Better Living through Virgil

Gustave Doré, Virgil and Dante in the 9th circle of Inferno

Wednesday

I have joined a faculty group to explore Dante’s Divine Comedy. This past week four of us met—properly social distanced of course—and made our way through the first two cantos. (For those of you who know Sewanee, the group includes retired English faculty John Reishman and John Gatta and Renaissance scholar Ross MacDonald.) Given my view of literature, I focused on how reading came to Dante’s rescue at one of his darkest hours.

Dante turns to his favorite author when he is lost in his dark wood. Think of it as Better Living through Virgil. When I was writing about Wilkie Collins’s The Moonstone, I looked at a character who uses Robinson Crusoe to solve every problem that comes his way, and Dante is doing something similar. Virgil, after all, describes Aeneas journeying through the afterlife at a stage in his life where he’s uncertain about which way to turn. Dante is in a comparable situation and uses the underworld journey as his model.

To dramatize Dante’s situation, I turn to Christopher Marlowe’s Dr. Faustus when he is experiencing a dark woods moment of his own. Having cut himself off from God, Faustus is suicidally depressed, but his pride won’t allow him to repent. If it weren’t for the poetry of Homer (the story of Alexander/Paris and Oenon, whom he jilted) and the music of Orpheus, Faustus would find a weapon to “dispatch” himself:

My heart’s so hardened I cannot repent!
Scarce can I name salvation, faith, or heaven,
But fearful echoes thunders in mine ears,
“Faustus, thou are damned”; then swords and knives,
Poison, guns, halters, and envenomed steel
Are laid before me to dispatch myself:
And long ere this I should have slain myself,
Had not sweet pleasure conquered deep espair.
Have I not made blind Homer sing to me
Of Alexander’s love, and Oenon’s death.
And hath not he that built the walls of Thebes
With ravishing sound of his melodious harp,
Made music with my Mephastophilis?
Why should I die then, or basely despair?

In other words, art as suicide prevention.

Dante may not be suicidal, but he’s very, very low at the point where Virgil comes to his aid. First there is deep depression:

Midway in our life’s journey, I went astray
from the straight road and woke to find myself
alone in a dark wood. How shall I say

what wood that was! I never saw so drear,
so rank, so arduous a wilderness!
Its very memory gives a shape to fear.

Death could scarce be more bitter than that place!...

How I came to it I cannot rightly say,
so drugged and loose with sleep had I become
when I first wandered there from the True Way.
(John Ciardi trans.)

In this state, he catches a momentary gleam of God’s love:

But at the far end of that valley of evil
whose maze had sapped my very heart with fear!
I found myself before a little hill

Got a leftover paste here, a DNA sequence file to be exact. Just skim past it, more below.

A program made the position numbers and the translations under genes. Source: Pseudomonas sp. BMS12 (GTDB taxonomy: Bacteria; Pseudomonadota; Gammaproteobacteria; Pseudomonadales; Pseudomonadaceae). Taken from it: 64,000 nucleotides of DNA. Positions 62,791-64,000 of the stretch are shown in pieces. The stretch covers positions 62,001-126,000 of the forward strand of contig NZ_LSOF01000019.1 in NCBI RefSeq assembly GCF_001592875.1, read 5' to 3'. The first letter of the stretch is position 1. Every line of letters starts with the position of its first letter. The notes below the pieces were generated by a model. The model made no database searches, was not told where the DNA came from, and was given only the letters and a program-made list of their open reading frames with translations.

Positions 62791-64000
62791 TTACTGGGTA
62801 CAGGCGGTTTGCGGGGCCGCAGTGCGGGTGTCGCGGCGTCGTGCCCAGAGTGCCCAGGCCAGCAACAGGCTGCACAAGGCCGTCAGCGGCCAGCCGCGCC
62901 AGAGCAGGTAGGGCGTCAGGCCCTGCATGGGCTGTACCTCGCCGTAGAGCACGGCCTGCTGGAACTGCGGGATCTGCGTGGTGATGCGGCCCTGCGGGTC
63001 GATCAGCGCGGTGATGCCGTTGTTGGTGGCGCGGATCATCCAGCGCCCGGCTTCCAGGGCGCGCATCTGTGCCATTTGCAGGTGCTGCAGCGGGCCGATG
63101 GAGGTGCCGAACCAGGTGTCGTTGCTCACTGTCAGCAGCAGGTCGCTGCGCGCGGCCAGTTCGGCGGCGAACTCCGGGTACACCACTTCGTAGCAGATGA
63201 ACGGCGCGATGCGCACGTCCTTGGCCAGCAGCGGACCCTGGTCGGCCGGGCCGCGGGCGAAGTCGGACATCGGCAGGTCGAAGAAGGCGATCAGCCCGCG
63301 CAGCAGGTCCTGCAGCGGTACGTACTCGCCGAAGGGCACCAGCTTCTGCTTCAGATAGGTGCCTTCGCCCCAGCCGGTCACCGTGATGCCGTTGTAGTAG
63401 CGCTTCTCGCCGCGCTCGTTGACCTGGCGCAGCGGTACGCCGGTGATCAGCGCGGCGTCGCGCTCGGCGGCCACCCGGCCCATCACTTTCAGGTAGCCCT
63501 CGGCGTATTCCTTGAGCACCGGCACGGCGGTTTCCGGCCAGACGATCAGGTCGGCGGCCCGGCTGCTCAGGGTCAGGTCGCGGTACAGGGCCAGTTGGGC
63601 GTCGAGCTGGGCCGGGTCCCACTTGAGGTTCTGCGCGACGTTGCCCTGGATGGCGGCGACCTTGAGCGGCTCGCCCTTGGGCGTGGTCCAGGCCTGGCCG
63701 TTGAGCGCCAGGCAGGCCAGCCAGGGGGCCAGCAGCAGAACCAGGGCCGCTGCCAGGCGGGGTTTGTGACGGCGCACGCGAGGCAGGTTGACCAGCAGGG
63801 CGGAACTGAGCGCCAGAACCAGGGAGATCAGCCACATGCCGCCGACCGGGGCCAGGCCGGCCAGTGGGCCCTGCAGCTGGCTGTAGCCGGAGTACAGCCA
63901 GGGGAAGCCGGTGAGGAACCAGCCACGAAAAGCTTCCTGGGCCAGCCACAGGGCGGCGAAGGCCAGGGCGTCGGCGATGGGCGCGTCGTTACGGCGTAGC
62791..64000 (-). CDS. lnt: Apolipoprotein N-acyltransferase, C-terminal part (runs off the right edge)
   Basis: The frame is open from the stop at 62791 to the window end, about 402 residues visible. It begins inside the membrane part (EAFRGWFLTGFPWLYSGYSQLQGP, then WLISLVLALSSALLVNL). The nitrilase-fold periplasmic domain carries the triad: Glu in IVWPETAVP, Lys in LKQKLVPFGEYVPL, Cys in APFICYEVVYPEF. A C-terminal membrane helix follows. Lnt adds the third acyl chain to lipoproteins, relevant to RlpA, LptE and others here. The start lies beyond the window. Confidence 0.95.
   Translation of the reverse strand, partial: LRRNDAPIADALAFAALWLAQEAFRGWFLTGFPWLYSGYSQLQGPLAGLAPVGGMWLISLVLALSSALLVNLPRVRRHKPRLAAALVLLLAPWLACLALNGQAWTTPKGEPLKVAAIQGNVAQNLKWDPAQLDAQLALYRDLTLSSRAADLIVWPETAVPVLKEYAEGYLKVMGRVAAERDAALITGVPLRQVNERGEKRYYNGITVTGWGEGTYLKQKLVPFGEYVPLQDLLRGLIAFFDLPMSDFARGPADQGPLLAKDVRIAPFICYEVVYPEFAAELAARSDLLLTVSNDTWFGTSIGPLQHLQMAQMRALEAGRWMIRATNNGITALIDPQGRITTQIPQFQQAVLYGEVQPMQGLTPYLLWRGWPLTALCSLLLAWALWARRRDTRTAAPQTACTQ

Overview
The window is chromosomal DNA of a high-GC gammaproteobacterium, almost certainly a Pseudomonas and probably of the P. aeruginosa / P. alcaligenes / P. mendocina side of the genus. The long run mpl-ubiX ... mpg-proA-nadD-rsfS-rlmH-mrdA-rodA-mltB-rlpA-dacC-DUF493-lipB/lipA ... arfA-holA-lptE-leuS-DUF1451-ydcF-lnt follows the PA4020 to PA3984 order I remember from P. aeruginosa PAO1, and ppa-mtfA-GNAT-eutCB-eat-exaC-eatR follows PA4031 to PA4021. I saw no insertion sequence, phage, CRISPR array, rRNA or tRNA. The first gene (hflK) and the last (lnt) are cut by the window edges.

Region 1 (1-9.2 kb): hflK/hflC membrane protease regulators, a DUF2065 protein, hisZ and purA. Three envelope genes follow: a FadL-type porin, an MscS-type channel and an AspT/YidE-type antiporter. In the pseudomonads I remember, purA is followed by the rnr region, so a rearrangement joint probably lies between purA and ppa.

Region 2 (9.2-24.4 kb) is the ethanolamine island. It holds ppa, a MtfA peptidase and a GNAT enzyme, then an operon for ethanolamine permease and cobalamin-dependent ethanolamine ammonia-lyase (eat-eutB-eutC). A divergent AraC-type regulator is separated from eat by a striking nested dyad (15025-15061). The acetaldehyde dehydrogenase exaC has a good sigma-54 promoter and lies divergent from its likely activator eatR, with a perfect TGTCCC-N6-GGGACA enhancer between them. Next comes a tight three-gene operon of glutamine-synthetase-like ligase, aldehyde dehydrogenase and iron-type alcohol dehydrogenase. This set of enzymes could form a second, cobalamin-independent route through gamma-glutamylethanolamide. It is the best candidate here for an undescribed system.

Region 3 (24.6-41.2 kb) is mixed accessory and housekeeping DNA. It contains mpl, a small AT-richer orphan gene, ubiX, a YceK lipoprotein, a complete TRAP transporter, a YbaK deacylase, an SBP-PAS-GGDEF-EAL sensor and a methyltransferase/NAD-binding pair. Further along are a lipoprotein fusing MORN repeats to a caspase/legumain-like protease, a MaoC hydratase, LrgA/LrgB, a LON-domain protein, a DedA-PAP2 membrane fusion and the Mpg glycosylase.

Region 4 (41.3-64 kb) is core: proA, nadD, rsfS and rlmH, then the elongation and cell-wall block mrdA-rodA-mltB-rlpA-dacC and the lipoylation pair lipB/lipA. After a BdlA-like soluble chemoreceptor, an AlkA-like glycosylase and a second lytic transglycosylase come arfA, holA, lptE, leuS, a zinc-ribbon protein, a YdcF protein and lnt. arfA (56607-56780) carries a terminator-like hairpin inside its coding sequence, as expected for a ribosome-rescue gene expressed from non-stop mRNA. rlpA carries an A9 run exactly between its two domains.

and lifted up my eyes. Its shoulders glowed
already with the sweet rays of that planet [the sun]
whose virtue leads men straight on every road

and the shining strengthened me against the fright
whose agony had wracked the lake of my heart
through all the terrors of that piteous night.

Despite his resolution to march up the hill—to leave his funk and open himself to God—Dante then encounters three beasts that drive him back into his dark woods state. Think of them as symbols of his sins and sense of inadequacy:

She [the She-Wolf] brought such heaviness upon my spirit
at sight of her savagery and desperation,
I died from every hope of that high summit.

And like a miser—eager in acquisition
but desperate in self-reproach when Fortune’s wheel
turns to the hour of his loss—all tears and attrition

I wavered back; and still the beast pursued,
forcing herself against me bit by bit
till I slid back into the sunless wood.

It is at this point that he remembers his beloved Virgil, although he at first doesn’t recognize him. After a lifetime of reading, we know there may be someone out there who understands our condition, even if we’re not at first sure who it is. Gradually it comes to us:

And as I fell to my soul’s ruin, a presence
gathered before me on the discolored air,
the figure of one who seemed hoarse from long silence.

At sight of him in that friendless waste I cried:
“Have pity on me, whatever thing you are,
whether shade or living man.”

Our most beloved authors are both shades and living people, shades in that they play an outsized role in our imaginations. Virgil reassures Dante that he will help him grapple with his inner darkness:

Therefore, for your own good, I think it well

you follow me and I will be your guide
and lead you forth through an eternal place.
There you shall see the ancient spirits tried

in endless pain, and hear their lamentation
as each bemoans the second death of souls.

Virgil has one drawback: having lived before the birth of Christ, he can’t guide Dante fully into an understanding of God’s redeeming love. He has an inkling, however: Dante believes that Virgil’s Eclogue anticipates Christ’s vision. He captures this by having Virgil report he has been sent by three heavenly ladies: the Virgin Mary, Dante’s muse Beatrice, and the figure Lucia, representing Divine Light.

The combination of Virgil’s worldly knowledge and Christianity’s divine love will lead Dante out of the woods and into the light.

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